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Help administrators know what “N.V.” means


by Stan Zoller, MJE

When you see the letters “N.V.” in the context of scholastic journalism, you hopefully realize they refer to “New Voices” legislation that 14 states have passed so scholastic journalists can practice free and responsible journalism without concerns. 

Or dare I say, fear of prior review, prior restraint or censorship.

Unfortunately, there appears to be a resistance by some school and district administrators toward this initiative who think “N.V.” should stand for “No Voices.”

For more New Voices Talking Points go here

Which, to say the very least, is unfortunate.

When administrators flex, or try to flex, their administrative muscles to seemingly bully student journalists and/or their advisers the reality is this. 

It’s a lose-lose proposition.

It does, sadly, appear visions of control is becoming more commonplace as district and building administrators flock to school district attorneys as well as professional associations that serve school boards.

From their perspective, control seems like a logical step, but in the end, puts scholastic journalists, advisers and other stakeholders who support scholastic journalism on a collision course.

School board members and district administrators are, in essence, challenging students and advisers to cross that proverbial line in the sand as if to say “we dare you to do something.”

They’re challenging advisers to risk their jobs by challenging authority while students may seem to be at risk of getting a blemish on their high school record because they are passionate about maintaining a free and responsible student media.

It’s a difficult position to be in. Want to call it bullying? Why not. 

Rather than rationally discuss issues with advisers and student journalists, the czars who run school districts and high schools do little more than puff out their chests and flap their wings.

There’s no business-like show business. It would not surprise me if some school board presidents and district superintendents have pictures of Alexander Haig on the wall with his pronouncement that “I’m in charge here” adorning the picture.

If they live and die solely by the almighty flow chart that “puts them in charge,” they’re missing the boat.

Students prepare a New Voices hearing

If education administrators still subscribe to the fact student achievement is paramount to the success of high school students, they should deflate their chests, put their wings at their sides and roll up their sleeves and work with those involved in student media.  A novel idea.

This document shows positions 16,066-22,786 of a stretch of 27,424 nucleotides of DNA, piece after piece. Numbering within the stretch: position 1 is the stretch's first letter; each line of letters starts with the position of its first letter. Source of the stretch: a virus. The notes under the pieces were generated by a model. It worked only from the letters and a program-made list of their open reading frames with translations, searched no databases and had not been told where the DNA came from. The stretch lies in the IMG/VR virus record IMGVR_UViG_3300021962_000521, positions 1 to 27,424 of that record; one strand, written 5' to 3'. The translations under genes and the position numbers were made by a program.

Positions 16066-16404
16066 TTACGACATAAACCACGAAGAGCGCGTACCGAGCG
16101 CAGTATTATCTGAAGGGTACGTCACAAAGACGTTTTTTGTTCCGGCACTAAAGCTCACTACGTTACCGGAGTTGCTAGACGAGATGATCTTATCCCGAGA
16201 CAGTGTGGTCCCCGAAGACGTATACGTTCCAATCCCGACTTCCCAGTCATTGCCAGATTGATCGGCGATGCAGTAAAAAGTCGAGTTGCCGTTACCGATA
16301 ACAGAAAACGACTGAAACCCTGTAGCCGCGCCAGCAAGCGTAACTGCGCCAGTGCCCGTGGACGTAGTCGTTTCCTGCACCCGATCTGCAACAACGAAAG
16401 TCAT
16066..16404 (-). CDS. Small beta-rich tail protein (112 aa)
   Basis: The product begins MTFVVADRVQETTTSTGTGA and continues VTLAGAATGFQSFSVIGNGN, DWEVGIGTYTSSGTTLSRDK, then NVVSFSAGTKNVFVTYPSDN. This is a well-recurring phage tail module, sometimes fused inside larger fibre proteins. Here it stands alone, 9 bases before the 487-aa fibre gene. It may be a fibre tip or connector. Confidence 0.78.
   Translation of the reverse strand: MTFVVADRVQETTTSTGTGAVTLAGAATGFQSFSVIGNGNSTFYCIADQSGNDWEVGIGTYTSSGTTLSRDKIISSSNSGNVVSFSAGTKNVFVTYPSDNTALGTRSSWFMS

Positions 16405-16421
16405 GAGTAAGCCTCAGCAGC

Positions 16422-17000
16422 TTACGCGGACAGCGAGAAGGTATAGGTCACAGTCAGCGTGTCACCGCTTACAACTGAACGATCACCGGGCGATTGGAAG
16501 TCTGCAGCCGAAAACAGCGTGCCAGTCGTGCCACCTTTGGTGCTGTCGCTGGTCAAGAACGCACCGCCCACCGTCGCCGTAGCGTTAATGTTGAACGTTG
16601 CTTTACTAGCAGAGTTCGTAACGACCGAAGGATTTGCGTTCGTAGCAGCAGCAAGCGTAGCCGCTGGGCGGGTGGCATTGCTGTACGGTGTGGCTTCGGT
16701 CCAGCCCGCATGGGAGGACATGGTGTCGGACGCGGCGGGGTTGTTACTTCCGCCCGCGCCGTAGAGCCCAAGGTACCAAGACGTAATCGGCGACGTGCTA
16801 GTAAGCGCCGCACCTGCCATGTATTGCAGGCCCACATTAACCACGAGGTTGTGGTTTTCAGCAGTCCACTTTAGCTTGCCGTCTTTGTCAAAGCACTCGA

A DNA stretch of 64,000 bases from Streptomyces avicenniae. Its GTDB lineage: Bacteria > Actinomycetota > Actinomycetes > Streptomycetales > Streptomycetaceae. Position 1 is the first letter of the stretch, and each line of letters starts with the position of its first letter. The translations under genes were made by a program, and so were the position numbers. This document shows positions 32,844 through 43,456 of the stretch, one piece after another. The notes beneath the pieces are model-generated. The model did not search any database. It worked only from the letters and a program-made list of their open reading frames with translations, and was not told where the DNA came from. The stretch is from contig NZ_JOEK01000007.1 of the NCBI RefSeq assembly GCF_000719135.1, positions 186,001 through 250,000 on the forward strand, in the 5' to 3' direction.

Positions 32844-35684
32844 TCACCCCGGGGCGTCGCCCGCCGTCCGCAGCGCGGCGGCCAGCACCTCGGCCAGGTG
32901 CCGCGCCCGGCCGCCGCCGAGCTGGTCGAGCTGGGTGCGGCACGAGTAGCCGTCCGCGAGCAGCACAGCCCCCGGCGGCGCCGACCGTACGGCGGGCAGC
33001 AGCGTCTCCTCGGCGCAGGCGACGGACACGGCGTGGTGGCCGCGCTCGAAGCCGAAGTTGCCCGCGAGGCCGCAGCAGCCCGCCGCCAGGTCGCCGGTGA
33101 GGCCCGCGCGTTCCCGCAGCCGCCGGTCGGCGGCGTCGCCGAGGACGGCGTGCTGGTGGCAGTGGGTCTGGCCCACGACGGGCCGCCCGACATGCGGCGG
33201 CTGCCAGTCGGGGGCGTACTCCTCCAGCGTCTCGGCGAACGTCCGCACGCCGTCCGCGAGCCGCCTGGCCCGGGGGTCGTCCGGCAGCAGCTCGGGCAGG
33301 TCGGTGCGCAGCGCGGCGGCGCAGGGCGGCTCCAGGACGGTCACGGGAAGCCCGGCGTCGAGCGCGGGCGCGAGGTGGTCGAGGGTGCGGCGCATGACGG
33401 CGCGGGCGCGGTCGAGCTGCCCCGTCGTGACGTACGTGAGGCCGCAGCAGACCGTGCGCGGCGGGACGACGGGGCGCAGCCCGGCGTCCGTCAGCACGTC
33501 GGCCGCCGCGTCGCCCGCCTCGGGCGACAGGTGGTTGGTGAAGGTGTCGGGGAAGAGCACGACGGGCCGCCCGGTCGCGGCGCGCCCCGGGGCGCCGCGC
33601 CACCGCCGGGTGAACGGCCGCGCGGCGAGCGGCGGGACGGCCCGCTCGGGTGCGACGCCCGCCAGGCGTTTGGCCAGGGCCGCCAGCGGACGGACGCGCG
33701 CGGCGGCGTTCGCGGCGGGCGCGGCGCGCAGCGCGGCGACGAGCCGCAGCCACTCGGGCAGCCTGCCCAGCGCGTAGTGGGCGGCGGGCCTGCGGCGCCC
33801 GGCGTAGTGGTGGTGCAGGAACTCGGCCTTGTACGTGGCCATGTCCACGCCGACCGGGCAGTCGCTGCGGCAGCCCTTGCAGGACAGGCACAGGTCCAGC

When it comes to New Voices legislation, there are, I believe, several ways this can happen.

If student journalists in your state consider a New Voices law, or have one pending, get your superintendent, school board and principal involved. Let them know what the body of the bill is and what the arguments both pro and con are. 

If your local state legislator supports a New Voices bill, arrange a meeting between the lawmaker and district officials to gain their insights. School officials do not like to face a mandate. They also do not like surprises.

For those advisers in states with New Voices laws, it’s essential, I believe, to let administrators know what the bill says and why it was crafted this way.

For those advisers in states with New Voices laws, it’s essential, I believe, to let administrators know what the bill says and why it was crafted this way. 

It is a good foundation on which student publication policies can be revised. Pre-emptive communications may come in handy before an issue arises. Proactivity is far less painful than reactivity.

In either case, don’t try and storm the Bastille alone. Both the Student Press Law Center and JEA’s Scholastic Press Rights Committee have outstanding resources to support you and offer tips on how you can be proactive in educating administrators about the New Voices initiative. 

Also, look for local advocacy groups that may be willing to work on your behalf. Local advocacy and support can provide a little extra strength as it comes from the home turf.

Speaking of the SPLC, one person who needs to be at the top of your list is Hillary Davis. Davis joined SPLC in October as the New Voices advocacy and campaign organizer.

It will be Davis’ focus, as well as that of everyone at the SPLC and JEA’s SPRC to make sure that N.V. will always stand for New Voices because despite what some administrators may think, student journalists do have voices. 

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